Julie Ellsworth photo

Idaho State Treasurer Julie Ellsworth at an interview with the Free Press.

GRANGEVILLE — “I’m very offended by this. It’s wrong, it’s a warrantless search. Normally you have to have cause to come in and look at someone’s financials.”

This statement by Idaho State Treasurer Julie Ellsworth hits one of the key issues shared by other state financial officers across the nation, as well as legislators, who are pushing back against a Biden administration proposal for banks to submit annual reports to the IRS on “gross inflows and outflows” on accounts — both business and personal — with at least $600 or with transactions of at least $600 in a year. Opposition since this was announced by the treasury department in May has pushed that proposed threshold now to $10,000.

Speaking to the Free Press during a regional visit last Friday, Oct. 22, Ellsworth stressed many issues with the proposal that she said threaten the privacy of citizens’ financial information, negatively impact the public’s faith in government, and all to incorrectly tackle the purpose for this proposal. Last month, she signed on to a letter with 24 other state treasurers, auditors and financial officers to express opposition to this proposal to President Biden.

“This is outrageous and unconstitutional,” Ellsworth said. “First, it creates an ongoing audit of your information once you do reach $10,000 in transactions, which, is there anyone who doesn’t? Then, it creates the ability for the IRS to come in and look at every transaction you do.”

“The IRS is not equipped to handle our private information,” she said, noting as an example this year’s ProPublica breach where a suspected internal leak released private taxpayer information that was subsequently published by the organization. Ellsworth said she is trusted with state residents’ information, and a concern is, “under this proposal, I would, arguably, have to give it over.”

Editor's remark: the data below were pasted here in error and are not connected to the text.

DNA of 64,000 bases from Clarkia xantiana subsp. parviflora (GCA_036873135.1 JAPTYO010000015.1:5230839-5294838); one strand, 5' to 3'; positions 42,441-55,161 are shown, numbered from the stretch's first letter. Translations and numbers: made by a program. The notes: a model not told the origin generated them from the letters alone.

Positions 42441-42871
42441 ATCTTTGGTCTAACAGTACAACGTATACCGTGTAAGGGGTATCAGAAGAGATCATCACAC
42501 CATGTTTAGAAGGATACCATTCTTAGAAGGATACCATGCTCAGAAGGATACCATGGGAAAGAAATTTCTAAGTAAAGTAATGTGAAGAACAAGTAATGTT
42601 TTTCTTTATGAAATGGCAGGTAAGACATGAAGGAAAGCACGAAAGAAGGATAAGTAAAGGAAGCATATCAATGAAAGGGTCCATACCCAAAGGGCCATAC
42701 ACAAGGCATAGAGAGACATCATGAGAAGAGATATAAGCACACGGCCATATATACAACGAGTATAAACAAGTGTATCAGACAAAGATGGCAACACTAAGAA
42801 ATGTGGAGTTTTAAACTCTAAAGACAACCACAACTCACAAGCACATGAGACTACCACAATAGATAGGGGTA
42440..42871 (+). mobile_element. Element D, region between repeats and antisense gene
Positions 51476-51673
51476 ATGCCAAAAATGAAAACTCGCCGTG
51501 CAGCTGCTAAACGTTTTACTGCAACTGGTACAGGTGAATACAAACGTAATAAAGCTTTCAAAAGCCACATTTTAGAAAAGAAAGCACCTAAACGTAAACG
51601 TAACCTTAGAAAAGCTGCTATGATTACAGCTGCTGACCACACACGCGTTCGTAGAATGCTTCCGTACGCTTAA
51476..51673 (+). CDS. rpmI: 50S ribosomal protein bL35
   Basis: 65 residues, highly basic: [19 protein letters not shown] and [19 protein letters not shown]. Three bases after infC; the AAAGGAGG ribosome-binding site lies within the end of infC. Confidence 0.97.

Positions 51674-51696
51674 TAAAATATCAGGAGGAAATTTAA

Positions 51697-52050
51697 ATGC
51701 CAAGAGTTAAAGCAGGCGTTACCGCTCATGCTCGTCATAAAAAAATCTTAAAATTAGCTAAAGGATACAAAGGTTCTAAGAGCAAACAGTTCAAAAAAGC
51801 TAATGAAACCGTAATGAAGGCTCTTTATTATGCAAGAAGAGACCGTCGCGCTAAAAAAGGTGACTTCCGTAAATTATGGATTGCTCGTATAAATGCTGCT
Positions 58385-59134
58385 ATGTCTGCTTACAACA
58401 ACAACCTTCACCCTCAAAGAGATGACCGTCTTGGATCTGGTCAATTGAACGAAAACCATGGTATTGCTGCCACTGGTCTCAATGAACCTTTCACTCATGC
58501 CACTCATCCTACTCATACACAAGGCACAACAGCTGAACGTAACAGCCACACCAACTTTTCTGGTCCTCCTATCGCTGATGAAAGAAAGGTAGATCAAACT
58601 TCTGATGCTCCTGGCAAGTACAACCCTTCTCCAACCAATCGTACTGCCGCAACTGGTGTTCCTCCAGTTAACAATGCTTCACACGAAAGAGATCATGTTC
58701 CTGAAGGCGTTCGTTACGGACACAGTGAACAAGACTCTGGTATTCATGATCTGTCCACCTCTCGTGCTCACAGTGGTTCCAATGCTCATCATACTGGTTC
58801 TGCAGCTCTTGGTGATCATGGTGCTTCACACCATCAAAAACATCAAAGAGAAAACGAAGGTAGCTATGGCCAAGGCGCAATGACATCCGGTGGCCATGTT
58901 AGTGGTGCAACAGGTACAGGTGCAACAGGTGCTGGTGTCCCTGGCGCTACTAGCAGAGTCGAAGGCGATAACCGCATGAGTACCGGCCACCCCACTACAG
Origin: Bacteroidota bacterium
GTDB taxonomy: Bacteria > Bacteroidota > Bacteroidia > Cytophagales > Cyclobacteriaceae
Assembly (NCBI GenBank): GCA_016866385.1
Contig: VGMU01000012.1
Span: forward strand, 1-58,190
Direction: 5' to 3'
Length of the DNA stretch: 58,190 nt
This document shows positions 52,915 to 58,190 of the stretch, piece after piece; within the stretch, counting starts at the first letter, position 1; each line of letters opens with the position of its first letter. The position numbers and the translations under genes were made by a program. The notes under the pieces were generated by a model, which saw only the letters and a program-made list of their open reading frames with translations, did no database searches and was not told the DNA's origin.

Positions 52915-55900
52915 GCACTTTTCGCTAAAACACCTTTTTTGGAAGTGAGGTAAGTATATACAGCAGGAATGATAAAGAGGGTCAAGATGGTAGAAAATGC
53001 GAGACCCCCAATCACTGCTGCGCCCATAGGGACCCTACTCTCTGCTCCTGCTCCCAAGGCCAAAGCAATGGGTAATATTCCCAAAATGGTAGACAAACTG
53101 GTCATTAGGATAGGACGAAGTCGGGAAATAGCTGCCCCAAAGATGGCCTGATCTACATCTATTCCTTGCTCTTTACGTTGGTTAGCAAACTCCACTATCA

According to Ellsworth, the proposal’s intent is to address an $800 billion tax gap by the rich but, “the average American has $61,000. Why don’t you go after the rich?” The adjustment from $600 to $10,000, “that’s no improvement, because every American reaches that threshold.”

Ellsworth raised issue as the proposal would cost $80 billion to implement, doubling the number of IRS agents, whose purpose would be, she said, “to monitor our bank accounts.”

“If you are going to double the number of IRS agents, then why don’t you start answering the phones at IRS?” she continued. “Perhaps, if they want compliance, they should work to answer questions instead of working to penalize us.”

Reported last Friday, U.S. Senator Jim Risch (R-Idaho) joined senators Mike Crapo (R-Idaho) and Tim Scott (R-S.C.) to introduce legislation to prevent the IRS from implementing the plan. According to a release, the Prohibiting IRS Financial Surveillance Act would “prohibit the Biden administration’s proposed violation of privacy and federal government overreach.”

“It’s madness that Democrats’ proposal granting the IRS the power to spy on everyday Idahoans’ lawful, private banking transactions is even up for discussion. What you lawfully spend your money on is your business. Keep the IRS out of it,” said Risch.

“Every American should be wary of giving the IRS more power and more tentacles into private financial transactions,” said Crapo. “The IRS bank reporting proposal is one of the biggest expansions of the agency’s authority we’ve ever seen, and is fundamentally flawed.

For the public who want to get involved on the issue, Ellsworth directs them to the state treasurer’s website, sto.idaho.gov, for information and tools to help.

“On everything they are doing, it will undermine confidence in all our financial structures,” Ellsworth said. “As treasurer, this is hurting my constituents, and I am 100 percent in to push back against this.”

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